1911 Encyclopædia Britannica/Alp

ALP. To the Swiss dwellers in the plains the term “the Alps” (q.v.) signifies the high snowy mountains which they see on the horizon, but to the dwellers in the valleys which nature has carved in the sides of those high mountains, the word alp means exclusively the summer pastures situated on the slopes above the valley, though below the snow-line. In fact such pastures are essential to the inhabitants of pastoral alpine districts, for the fodder to be obtained in the valley itself would not suffice to support the number of cattle which are required to afford sustenance to the inhabitants. Such mountain pastures, made use of only during the summer months, are of almost immemorial antiquity, cases occurring in 739, 868 and 999, while they are found in all parts of the Alpine chain. In France and Italy the system is badly managed, as also in Tirol (where the local name is Almen), where, too, these pastures have in the course of years been largely alienated by the valley inhabitants, and belong to large villages or small towns almost in the plains. But in Switzerland, and especially in the German-speaking mountain districts, the alps are the centre round which the entire pastoral life of the inhabitants turns. It is reckoned that in that country there are now about 4778 alps in all, the capital value of which is put at rather over £3,000,000. Of these alps about 45% are owned by the communes (exclusively or jointly) and 54% by individuals, the remaining 1% being the property of the state or a few great monasteries. In the case of the alps belonging to the Swiss communes, it must be borne in mind that “commune” here does not signify either Einwohnergemeinden or Bürgergemeinden, but a special class called Alpgemeinden (for instance in the well-known valley of Grindelwald there is one Einwohnergemeinde, but seven Alpgemeinden). These Alpgemeinden are composed of the persons who have a right to send cattle up to any particular alp in summer, this right being attached (in different places) either to certain plots of ground in the valley or certain houses in the village, or to certain persons. In any case the owners of an alp fix the greatest number of cows which it can support during the summer without being permanently damaged. The plot of ground which can support a single cow (or 2 heifers, 3 calves or sheep, 4 pigs or 8 goats) is called a Kuhstoss (of which there are 270,389 in Switzerland), and it is in these terms that the productiveness of the alp is reckoned. Sometimes a particular alp, or a portion of it, is reserved exclusively to heifers and calves, or to goats (in this case it is the loftier portion). On each alp there are several sets of huts wherein live the cow-herds and cheese-makers (the latter are called Sennen or Fruitiers), the cattle being generally left in the open. The cattle, with their attendants, shift from one to the other of these sets of huts, between the end of June and the end of September, making but one sojourn at the highest huts, but two at the lower. The proper name for these huts is Sennhütten or chalets, but the latter term is incorrectly applied also to houses in the village below. The milk given each day by each cow is entered in a book, and then made into butter and cheese, the cow-herds and cheese-makers having the right to a certain proportion of milk, butter and cheese for their own sustenance, and receiving a small sum per head of cattle for looking after them. At the end of the season the net amount of cheese produced by milk from each cow is handed over to the owner of that particular cow, and is carried down by him to his home in the valley from the hut (a small building on four stone legs to secure the contents from mice) wherein the cheeses have been stored since they were made—this hut is called a Speicher. As the owners of Kuhstössen may exchange them provisionally for others on another alp, or may hire them out (they can only sell them with the plot or house to which they are attached), the persons who in any given summer actually send cows up to an alp (these form the Besetzerschaft) need not necessarily be absolutely identical with the true owners of these rights or Besitzerschaft. Hay is never mown on the true alps save in spots which are not easily accessible to cattle (in very high spots it belongs to the mower, and is then called Wildheu), but hay-crops are made on the Mayens or Voralpen, the lowest pastures, situated between the homesteads and the true alps; these Voralpen are individual (not communal) property, though probably in olden days cut out of the true Alpen. In the winter the cattle consume the hay mown on these Voralpen (which, to a certain extent, are grazed in late spring and early autumn, that is, before and after the summer sojourn on the alps), either living in the huts on the Voralpen while they consume it, or in the stable attached to the dwelling-houses in the village; in the barn is stored the hay mown on the homestead and on the meadows near the village, which may belong to the owner of the cattle. The whole system is well organized and is well understood by the natives, though not always by strangers who visit the Alps in summer.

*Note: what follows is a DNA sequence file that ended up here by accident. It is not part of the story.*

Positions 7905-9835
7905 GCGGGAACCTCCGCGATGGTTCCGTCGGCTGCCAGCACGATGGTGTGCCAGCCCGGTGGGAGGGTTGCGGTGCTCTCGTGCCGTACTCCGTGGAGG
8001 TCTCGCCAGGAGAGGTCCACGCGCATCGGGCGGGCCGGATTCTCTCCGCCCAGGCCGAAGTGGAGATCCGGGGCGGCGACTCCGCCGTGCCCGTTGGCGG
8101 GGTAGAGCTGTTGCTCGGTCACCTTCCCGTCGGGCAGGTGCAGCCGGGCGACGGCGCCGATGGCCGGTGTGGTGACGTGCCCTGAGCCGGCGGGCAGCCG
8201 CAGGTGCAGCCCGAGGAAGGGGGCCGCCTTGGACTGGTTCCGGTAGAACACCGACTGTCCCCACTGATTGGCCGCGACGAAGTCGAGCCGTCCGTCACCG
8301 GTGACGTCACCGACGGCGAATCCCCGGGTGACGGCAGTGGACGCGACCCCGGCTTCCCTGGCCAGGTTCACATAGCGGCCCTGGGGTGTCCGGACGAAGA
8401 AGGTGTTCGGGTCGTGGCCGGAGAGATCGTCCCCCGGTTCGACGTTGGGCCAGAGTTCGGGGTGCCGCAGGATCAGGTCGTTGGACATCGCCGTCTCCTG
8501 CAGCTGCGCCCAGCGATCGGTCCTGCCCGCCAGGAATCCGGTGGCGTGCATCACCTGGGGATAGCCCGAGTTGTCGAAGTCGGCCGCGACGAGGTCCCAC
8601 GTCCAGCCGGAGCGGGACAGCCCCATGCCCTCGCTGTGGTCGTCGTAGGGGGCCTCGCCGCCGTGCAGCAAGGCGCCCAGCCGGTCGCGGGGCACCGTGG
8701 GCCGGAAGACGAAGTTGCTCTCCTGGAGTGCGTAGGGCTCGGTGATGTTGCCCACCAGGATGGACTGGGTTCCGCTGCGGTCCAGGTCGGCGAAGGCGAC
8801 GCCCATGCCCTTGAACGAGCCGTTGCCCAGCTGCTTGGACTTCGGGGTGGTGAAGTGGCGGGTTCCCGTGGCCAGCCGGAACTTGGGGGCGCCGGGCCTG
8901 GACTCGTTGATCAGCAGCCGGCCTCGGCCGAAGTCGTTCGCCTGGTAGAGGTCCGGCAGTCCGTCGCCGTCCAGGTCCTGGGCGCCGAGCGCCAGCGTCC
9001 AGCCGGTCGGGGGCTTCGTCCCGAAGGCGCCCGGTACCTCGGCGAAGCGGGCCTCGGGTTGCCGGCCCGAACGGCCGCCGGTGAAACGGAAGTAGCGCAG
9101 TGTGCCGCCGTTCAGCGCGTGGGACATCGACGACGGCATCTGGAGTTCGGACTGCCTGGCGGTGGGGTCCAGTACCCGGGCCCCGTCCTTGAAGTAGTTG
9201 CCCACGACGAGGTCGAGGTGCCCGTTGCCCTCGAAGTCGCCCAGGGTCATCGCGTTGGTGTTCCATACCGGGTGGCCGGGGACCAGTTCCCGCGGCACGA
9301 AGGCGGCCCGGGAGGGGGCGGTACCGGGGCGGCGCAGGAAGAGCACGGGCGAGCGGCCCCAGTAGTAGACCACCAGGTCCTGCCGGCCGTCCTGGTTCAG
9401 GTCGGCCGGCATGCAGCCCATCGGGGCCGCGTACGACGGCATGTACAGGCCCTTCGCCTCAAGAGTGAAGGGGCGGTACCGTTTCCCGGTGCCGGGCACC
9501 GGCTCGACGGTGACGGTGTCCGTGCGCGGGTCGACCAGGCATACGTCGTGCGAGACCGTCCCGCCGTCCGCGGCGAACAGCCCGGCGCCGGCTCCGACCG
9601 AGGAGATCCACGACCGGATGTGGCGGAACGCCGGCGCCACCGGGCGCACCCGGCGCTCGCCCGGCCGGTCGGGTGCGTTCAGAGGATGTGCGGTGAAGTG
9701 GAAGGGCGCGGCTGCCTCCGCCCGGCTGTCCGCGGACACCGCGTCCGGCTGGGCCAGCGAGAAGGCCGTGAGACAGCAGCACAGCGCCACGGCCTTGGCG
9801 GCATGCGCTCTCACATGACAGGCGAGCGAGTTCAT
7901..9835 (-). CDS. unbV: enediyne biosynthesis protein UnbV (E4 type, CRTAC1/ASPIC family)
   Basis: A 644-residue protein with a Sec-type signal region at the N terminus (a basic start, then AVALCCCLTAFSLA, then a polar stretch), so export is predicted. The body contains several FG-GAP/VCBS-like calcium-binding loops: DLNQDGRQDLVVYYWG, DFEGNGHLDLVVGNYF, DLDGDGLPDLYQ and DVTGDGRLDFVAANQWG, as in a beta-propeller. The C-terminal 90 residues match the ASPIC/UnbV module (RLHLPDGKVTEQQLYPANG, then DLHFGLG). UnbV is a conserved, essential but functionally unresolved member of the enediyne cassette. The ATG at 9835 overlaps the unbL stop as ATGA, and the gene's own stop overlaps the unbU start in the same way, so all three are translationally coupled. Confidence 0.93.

See John Ball, Hints and Notes for Travellers in the Alps (article x., especially pp. lvii.-lxv.); new edition, London, 1899; Felix Anderegg, Illustriertes Lehrbuch für die gesamte schweiz. Alpwirtschaft (Bern, 1897–1898); the Schweiz-Alpstatistik (each volume devoted to the alps of a single Swiss canton); and A. v. Miaskowski’s two books, Die schweiz. Allmend (Leipzig, 1879), and Die Verfassung der Land-, Alpen- und Forstwirtschaft der Schweiz (Basel, 1878).  (W. A. B. C.)